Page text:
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Collection policy

Frank Waugh's doves
Garden (white fan tailed doves in bird bath) by Frank Waugh, ca.1920

“… there must come vast social change in the United States; a change not violent, but by the will of the people certain and inexorable; carried out ‘with malice toward none but charity for all'; with meticulous justice to the rich and complete sympathy for the poor, the sick and the ignorant; with freedom and democracy for America, and on earth Peace, Good Will toward men.”

W.E.B. Du Bois, Chicago, June 29, 1951

In pursuit of our mission, the Department of Special Collections and University Archives collects materials of enduring historical and cultural value relating to four major thematic areas: the history and experience of social change in America; the histories and cultures of New England with an emphasis on Massachusetts; innovation and entrepreneurship; and the broad community associated with the University of Massachusetts Amherst. Our collections are highly integrated and span all formats, including personal papers and organizational records, books and periodicals, maps, photographs, audio and video recordings, and digital materials of all kinds.

Our approach to collecting

Echoing the philosophy of W.E.B. Du Bois, SCUA collects original materials that document the histories and experiences of social change in America and the organizational, intellectual, and individual ties that unite disparate struggles for social justice, human dignity, and equality. Our decision to adopt social change as a collecting focus emerged from considering one of Du Bois’s great insights: that the most fundamental issues in social justice are so deeply interconnected that no movement — and no solution to social ills — can succeed in isolation. Rather than focus on individual movements, we therefore focus on the connections between and among movements and the flow of people, organizations, and ideas, all in the hope of better representing the true histories of social engagement in America and laying the foundation for a deeper understanding of the experience of social change.

A related feature of SCUA’s approach to collecting is our commitment to documenting “whole lives and whole communities.” Rather than focus just on a person’s “significant” actions or ideas, our goal is to represent the person’s entire life in all its complexity: the person’s background, the events themselves, and the aftermath, as well as the range of colleagues and organizations engaged. Our goal is not to highlight simply the great achievements and great people, but to reveal the broad underpinnings of influences, interests, and organizations that shaped them and the communities in which they operated.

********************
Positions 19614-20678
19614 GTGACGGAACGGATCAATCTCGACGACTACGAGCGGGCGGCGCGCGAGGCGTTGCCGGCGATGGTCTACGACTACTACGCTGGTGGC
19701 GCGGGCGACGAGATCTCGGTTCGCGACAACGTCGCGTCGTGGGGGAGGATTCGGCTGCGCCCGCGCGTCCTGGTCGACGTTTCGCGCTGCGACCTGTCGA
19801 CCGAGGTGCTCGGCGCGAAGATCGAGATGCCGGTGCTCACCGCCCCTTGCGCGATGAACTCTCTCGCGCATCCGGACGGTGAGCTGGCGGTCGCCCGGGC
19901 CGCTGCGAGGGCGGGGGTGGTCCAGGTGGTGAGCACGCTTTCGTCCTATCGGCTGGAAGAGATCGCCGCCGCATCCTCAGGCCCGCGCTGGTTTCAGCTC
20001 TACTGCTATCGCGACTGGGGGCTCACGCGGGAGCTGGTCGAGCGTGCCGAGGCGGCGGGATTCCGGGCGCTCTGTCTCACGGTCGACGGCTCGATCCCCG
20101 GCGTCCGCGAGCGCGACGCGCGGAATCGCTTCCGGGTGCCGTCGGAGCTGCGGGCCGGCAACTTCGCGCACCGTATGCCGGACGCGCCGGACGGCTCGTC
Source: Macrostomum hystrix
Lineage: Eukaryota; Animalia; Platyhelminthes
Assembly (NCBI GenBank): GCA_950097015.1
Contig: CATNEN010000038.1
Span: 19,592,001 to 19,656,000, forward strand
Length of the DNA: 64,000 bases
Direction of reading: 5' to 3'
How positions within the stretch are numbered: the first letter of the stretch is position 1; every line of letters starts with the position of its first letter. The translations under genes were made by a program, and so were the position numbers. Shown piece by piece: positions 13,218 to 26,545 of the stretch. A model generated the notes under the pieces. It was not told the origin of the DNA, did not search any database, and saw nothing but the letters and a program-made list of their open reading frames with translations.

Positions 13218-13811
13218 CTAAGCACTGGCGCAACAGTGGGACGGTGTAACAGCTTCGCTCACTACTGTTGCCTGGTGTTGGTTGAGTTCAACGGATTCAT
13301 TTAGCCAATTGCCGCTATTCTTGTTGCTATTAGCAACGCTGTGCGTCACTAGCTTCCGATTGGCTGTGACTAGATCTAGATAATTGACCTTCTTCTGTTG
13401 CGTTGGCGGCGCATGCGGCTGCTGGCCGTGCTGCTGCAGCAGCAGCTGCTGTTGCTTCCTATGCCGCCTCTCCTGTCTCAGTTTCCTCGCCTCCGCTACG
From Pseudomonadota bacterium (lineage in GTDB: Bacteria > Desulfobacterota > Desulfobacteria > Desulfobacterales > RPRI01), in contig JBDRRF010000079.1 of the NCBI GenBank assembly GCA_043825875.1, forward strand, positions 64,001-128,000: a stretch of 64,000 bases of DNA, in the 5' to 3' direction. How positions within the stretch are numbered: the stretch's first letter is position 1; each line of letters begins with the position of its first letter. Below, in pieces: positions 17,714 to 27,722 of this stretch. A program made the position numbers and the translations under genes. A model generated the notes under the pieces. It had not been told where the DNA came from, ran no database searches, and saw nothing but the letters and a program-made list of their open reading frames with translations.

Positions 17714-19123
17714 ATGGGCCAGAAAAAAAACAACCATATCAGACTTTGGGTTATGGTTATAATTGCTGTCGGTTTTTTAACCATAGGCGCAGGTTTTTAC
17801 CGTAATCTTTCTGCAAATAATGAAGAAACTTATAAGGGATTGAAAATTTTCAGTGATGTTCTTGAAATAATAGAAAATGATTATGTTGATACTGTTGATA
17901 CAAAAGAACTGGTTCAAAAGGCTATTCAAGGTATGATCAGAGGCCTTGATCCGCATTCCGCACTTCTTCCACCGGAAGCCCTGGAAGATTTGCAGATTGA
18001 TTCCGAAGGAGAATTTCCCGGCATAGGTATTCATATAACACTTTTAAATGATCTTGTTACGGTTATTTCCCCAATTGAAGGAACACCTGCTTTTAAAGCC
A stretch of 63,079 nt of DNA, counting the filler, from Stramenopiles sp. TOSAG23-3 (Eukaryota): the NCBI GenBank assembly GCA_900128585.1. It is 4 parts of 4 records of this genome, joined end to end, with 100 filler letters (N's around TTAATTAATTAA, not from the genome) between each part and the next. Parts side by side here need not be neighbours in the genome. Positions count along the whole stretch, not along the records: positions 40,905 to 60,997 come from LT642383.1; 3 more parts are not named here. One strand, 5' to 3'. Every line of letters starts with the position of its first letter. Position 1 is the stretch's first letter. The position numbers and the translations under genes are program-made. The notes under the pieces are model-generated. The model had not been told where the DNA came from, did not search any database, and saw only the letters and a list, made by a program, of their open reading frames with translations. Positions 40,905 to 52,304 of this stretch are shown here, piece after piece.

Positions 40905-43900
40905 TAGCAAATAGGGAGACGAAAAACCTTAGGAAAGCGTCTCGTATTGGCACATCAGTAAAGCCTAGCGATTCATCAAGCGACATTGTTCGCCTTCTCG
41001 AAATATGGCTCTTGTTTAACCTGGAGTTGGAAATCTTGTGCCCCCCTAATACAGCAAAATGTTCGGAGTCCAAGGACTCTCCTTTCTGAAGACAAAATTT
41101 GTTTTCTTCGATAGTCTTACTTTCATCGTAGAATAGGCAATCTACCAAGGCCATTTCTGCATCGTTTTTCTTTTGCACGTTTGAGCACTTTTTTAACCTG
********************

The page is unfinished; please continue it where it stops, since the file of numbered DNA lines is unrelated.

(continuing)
While not exhaustive, the following is a synopsis of the primary focal points for SCUA’s collections:

Social change

Emphasizing the cross-fertilization between social movements and centers of activist energy, SCUA collects materials from individuals and organizations involved in the struggles for peace and non-violence, social and racial justice, economic justice, agricultural reform, environmentalism, sustainability, alternative energy, organized labor, gay rights, disability rights, spiritual activism, antinuclear activism, and intentional communities. Our collections branch out to include anti-fluoridation activism, campaigns for voting rights and clean elections, community and charitable organizations, and the history of revolutionary-era Europe (1789-1848).

  • African and African American history and culture: The history of race and ethnicity in America, with particular emphasis on the struggle for racial equality and social justice.
  • Agriculture, horticulture, botany: Including agricultural science and practice, horticulture, animal husbandry, natural history, organic farming, sustainable living, and heritage breeds.
  • Antifluoridation movement: Including right-wing, left-wing, libertarian, popular, and scientific opposition to fluoridation of public water supplies.
  • Antinuclear movement: SCUA holds numerous collections documenting grassroots opposition to nuclear power and nuclear weaponry.
  • Arts management and arts administration:
    In partnership with the UMass Amherst Arts Extension Service, the National Endowment for the Arts, Americans for the Arts, and several other arts agencies, SCUA documents the history of arts administration in America. Collecting the records of state and national arts agencies, we will provide a foundation for research into the evolution of arts policy, strategies for supporting the arts, and the economic and cultural impact of the arts on our communities.
  • Cold War Culture: The culture of the Cold War, with an emphasis upon East Germany, Poland, and Yugoslavia. Among other areas, SCUA has a strong interest in the Solidarity movement and in partnership with the DEFA Film Library, in East German cinema and graphic arts.
  • Disability: Organizational records and collections of personal papers documenting the history of disability and disability rights in the United States.
  • Gay, Lesbian, Bisexual, and Transgender issues: Materials relating to the history and experience of the LGBTQ community and liberation struggles.
  • Labor, work, and industry: Organized labor, industrialization, manufacturing, business history, and the experience and culture of labor and working people.
  • Peace: Materials relating to the peace and antiwar movements and non-violence, with an emphasis on New England.

Innovation and entrepreneurship